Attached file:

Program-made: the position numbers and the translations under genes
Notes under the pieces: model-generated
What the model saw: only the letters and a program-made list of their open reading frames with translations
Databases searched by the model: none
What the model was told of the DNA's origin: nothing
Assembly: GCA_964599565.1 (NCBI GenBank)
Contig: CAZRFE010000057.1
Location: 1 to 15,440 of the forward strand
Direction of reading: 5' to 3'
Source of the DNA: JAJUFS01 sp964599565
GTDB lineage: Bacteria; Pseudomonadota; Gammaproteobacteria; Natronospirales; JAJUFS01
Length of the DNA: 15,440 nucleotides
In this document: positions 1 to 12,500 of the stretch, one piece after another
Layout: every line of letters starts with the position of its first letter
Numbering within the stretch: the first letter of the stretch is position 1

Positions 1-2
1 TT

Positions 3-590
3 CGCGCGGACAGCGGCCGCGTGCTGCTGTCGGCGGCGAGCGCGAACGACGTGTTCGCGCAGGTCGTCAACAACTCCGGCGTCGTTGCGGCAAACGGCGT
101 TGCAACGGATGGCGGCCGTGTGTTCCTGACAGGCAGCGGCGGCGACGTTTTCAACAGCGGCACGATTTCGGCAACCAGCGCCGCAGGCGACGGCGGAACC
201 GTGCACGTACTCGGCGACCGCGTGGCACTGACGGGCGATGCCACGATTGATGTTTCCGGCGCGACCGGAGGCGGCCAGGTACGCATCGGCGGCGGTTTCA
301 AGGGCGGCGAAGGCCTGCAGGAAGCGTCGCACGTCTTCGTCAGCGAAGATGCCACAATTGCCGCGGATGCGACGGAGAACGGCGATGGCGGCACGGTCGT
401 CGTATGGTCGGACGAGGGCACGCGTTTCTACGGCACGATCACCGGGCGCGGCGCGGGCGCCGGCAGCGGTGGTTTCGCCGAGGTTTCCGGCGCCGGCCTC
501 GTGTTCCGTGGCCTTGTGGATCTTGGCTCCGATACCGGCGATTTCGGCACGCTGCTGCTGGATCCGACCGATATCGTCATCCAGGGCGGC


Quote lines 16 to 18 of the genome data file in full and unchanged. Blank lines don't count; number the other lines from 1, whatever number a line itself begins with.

Positions 1-2
1 TT

Positions 3-590